June 11, 2007
Coding for Clubfoot
For The Record
Vol. 19 No. 12 P. 36
Clubfoot is a disorder that causes the foot to twist out of shape or position. Also known as talipes equinovarus, it is a congenital condition present at birth, although it may not affect the infant until he or she starts to walk. Because the foot is at a sharp angle to the ankle, the child may walk on the outside edge of the foot.
Clubfoot may range from mild to severe and affect one or both feet. Typically, the affected foot will be smaller than the unaffected or normal foot. This birth defect is not painful, and there is no known cause.
Signs and Symptoms
The most common characteristic of clubfoot is that the foot is twisted downward and inward, which is caused by a tight Achilles tendon. The patient is unable to put the foot flat on the ground. The calf muscles tend to be underdeveloped in the leg with the affected foot. The heel or hindfoot will also be turned inward, as well as the hindfoot and midfoot, giving the foot a kidney-shaped appearance.
Clubfoot is typically diagnosed by appearance during the newborn physical examination. It is occasionally diagnosed by the physician during a prenatal ultrasound. The physician may perform an x-ray to determine the severity of the condition.
The ICD-9-CM code assignment for clubfoot will depend on the affected part of the foot. The following are common codes:
• 754.50, Talipes varus — the turning inward of the heel;
• 754.51, Talipes equinovarus — the turning inward of the heel with turning upward of the inner edge of the foot;
• 754.59, Talipes calcaneovarus — the turning inward of the heel with the turning upward of the toes and forefoot;
• 754.60, Talipes valgus — the turning of the heel outward;
• 754.62, Talipes calcaneovalgus — the turning outward of the foot with the turning upward of the toes and forefoot;
• 754.69, Talipes equinovalgus — the turning outward and upward of the foot;
• 754.69, Planovalgus — the turning outward of the heel with the turning upward of the outer edge of the forefoot;
• 754.70, Talipes, unspecified;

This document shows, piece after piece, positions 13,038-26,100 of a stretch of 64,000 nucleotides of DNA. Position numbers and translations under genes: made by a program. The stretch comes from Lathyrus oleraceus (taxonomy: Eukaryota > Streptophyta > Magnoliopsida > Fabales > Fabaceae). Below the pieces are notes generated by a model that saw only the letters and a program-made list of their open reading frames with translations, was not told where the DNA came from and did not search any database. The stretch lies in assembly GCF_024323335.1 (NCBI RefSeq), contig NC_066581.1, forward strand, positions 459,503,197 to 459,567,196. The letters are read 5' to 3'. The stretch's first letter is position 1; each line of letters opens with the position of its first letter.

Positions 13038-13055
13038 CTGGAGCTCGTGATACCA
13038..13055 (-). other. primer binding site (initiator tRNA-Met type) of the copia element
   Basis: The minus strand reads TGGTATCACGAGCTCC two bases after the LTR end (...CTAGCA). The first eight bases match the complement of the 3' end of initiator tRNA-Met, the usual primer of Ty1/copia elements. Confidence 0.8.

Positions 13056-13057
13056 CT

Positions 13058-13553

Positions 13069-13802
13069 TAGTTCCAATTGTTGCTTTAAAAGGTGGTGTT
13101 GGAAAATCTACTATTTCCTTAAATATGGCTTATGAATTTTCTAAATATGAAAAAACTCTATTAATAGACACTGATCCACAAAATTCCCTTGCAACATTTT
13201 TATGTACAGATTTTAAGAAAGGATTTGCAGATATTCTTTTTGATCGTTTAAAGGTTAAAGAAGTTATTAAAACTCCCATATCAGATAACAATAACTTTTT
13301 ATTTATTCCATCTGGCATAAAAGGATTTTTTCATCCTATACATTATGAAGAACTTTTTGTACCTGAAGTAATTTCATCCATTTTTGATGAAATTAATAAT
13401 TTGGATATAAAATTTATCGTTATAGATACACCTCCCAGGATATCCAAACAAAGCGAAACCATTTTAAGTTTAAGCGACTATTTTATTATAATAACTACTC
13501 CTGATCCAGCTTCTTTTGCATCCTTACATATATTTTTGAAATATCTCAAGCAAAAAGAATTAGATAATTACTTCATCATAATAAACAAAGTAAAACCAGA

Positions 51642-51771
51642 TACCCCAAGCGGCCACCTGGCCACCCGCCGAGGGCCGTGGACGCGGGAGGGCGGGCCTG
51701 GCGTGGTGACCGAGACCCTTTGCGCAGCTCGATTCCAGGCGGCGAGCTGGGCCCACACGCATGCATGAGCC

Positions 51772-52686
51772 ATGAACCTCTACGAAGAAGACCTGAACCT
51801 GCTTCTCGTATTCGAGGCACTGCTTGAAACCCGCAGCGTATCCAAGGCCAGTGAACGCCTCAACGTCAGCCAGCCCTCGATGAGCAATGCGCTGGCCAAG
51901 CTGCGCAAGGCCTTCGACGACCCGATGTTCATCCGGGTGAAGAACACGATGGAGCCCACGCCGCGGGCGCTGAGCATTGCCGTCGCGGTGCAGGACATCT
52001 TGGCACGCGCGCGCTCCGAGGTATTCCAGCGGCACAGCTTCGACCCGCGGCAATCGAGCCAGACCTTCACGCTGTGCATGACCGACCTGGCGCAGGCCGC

• 754.71, Talipes cavus — the congenital increased arch of the foot; and
• 754.79, Talipes equinus — the turning downward of the entire foot.
Although clubfoot is typically congenital, it is possible that it may be documented as acquired. Use the following codes if the clubfoot is documented as acquired:
• 736.71, Clubfoot, acquired (acquired equinovarus deformity) — heel turned inward with turning upward of the inner edge of the foot;
• 736.72, Equinus deformity of foot, acquired — heel elevated and turned out;
• 736.73, Cavus deformity of foot — abnormally high arch;
• 736.75, Cavovarus deformity of foot, acquired (cavovarus) — the increased arch of the foot with the turning inward of the heel;
• 736.76, Other calcaneus deformity (calcaneovalgus, calcaneovarus) — heel turn outward with anterior foot elevated; and
• 736.79, Acquired talipes, NEC (valgus, varus).
If the physician does not document that the clubfoot is either congenital or acquired, ICD-9-CM assumes the condition is congenital.
Treatment for clubfoot usually begins shortly after diagnosis. The goal of treatment is to correct the deformity and maintain the normal positioning as long as possible to facilitate normal development.
Clubfoot may be treated with stretching and casting (Ponseti method). In severe cases, surgery may be necessary to lengthen the tendon to help ease the foot into a more appropriate position. The patient may wear leg braces to prevent recurrence after initial treatment.
Coding and sequencing for clubfoot are dependent on the physician documentation in the medical record and application of the Official Coding Guidelines for inpatient care. Also, use specific AHA Coding Clinic for ICD-9-CM and American Medical Association CPT Assistant references to ensure complete and accurate coding.
— This information was prepared by Audrey Howard, RHIA, of 3M Consulting Services. 3M Consulting Services is a business of 3M Health Information Systems, a supplier of coding and classification systems to nearly 5,000 healthcare providers. The company and its representatives do not assume any responsibility for reimbursement decisions or claims denials made by providers or payers as the result of the misuse of this coding information. More information about 3M Health Information Systems is available at www.3mhis.com or by calling 800-367-2447.